industry and the enormous challenges we face as music creators and distributors,” says Martinez. “Henley is being proactive by empowering those of us most affected by these issues, equipping us with a top-flight MBA and access to an amazing network of music industry professionals.” Yusef adds: “John is a genius musician – but he


is also a businessman. The fact that Henley Business School has identified a need for an MBA for the Music Industry is indicative of the importance of educating senior management in the industry to face these difficult times.” Ultimately, for Universal’s Morna Cook, that


wider awareness of the modern day music industry is one of the most important qualities. “If you’re coming to us for an interview,


whether it’s in finance, HR, legal or A&R, marketing or the more creative functions, you should show you are up to date with what’s going on in our business, because it changes and evolves so quickly. Being able to demonstrate a solid understanding of the digital landscape pretty much applies to all of our roles, not just within the digital function. “It’s about the challenges that are affecting our industry, but also the opportunities as well.”


ACM CEO Julia Leggett flies the flag for formal music education: “The point of an ACM music education is that, as well as the academic experience and qualification, our students are immersed in the industry from day one. ACM students get access to leading edge industry knowledge, a wide and effective range of experience and the opportunity to work directly with all sectors of the industry – giving our students not just the technical skills needed but also a broad and deeper understanding of the industry they are entering. An experience that you are unlikely to gain by chance or, given today's high-pressure industry, on the job. “We adapt our courses to reflect what is happening in the industry.


Our tutors still work in the industry. ACM is part of the industry. “Moreover, ACM designs and delivers a range of innovative and engaging industry training programmes for major record companies and media corporations tailored to respond to the ever-changing needs of their business and market. “There is a notion that you can’t be taught how the music industry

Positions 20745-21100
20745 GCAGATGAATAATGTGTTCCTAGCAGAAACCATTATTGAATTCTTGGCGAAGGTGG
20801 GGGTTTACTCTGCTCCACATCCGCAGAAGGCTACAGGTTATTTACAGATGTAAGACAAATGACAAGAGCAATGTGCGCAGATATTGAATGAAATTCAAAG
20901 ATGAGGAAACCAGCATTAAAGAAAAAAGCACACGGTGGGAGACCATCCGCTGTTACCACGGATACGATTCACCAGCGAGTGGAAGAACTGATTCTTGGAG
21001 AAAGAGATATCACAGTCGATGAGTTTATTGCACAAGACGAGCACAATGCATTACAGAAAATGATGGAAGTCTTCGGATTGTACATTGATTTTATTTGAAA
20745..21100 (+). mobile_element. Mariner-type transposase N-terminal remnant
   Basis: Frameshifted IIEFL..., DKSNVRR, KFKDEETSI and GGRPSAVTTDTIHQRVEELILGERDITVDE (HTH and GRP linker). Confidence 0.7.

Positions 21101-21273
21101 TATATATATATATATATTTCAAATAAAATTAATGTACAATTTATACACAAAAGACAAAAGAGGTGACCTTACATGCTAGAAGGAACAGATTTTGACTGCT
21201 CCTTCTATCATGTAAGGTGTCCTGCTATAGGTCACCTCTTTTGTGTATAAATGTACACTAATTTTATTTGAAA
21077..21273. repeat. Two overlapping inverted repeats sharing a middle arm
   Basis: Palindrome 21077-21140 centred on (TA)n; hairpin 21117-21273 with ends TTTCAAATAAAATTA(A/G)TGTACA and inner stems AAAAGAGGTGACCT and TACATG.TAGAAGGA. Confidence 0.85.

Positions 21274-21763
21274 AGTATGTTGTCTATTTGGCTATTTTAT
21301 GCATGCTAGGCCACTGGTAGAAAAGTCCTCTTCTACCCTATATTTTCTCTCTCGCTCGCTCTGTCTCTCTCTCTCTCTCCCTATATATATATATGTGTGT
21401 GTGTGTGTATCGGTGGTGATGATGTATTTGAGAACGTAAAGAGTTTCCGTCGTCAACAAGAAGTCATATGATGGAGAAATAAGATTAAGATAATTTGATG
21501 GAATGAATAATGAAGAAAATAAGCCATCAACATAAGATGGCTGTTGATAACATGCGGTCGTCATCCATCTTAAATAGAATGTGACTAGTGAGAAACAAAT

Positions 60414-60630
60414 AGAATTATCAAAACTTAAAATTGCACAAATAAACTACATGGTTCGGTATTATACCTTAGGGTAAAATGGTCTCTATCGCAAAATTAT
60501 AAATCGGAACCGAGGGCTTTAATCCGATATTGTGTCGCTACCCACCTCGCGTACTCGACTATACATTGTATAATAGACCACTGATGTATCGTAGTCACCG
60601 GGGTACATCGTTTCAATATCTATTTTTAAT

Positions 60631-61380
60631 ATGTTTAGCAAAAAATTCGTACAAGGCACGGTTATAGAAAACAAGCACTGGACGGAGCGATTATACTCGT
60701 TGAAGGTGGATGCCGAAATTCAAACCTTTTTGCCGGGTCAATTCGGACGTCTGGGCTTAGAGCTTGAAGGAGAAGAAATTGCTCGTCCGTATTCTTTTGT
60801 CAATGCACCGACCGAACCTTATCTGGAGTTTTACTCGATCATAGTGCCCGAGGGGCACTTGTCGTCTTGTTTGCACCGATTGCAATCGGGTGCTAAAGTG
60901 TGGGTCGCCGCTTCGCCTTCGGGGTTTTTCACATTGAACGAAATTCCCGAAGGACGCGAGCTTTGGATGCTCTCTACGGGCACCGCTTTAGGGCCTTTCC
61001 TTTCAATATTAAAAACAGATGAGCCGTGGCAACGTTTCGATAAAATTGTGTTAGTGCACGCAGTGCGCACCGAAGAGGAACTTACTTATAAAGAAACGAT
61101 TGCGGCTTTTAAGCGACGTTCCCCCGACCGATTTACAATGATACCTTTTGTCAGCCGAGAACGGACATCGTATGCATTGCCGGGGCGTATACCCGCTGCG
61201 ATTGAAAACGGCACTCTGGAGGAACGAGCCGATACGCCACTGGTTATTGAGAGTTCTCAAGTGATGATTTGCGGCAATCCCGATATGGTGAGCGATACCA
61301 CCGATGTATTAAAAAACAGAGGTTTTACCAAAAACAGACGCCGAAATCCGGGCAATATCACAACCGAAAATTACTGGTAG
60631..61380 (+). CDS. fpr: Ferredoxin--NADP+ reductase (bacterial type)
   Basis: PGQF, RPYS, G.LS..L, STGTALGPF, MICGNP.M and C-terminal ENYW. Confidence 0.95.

works. If this was the Seventies or Eighties I’d probably agree. But it isn’t and we are continually being told by the industry that what it wants is smart, focused and creative students joining its companies. “Our aim is to meet that industry demand but also to encourage a


high level of entrepreneurship amongst our students. ACM doesn’t just look at the music industry, but also the industry of music, and one of our goals is to ensure our students understand how music is used as content in other areas. “Record company internships are incredibly competitive to get.


ACM fast-tracks a lot of our students into those roles. Partly because employers know our reputation and trust us to deliver the right person for the job but also because we actively seek out opportunities for our students. “However, not all our graduates choose to go into label or publishing


jobs. Many set up their own businesses and the feedback is that their time at ACM gives them experience and a knowledge that gives them an edge in the real world. “We have an enviable success rate of placing our students within the


industry. Recent success stories include students joining UMG, Kobalt, Cooking Vinyl, PIAS, Quest Management, Dramatico, iTunes, EMI, Microsoft Xbox 360, Sony Music and many more.”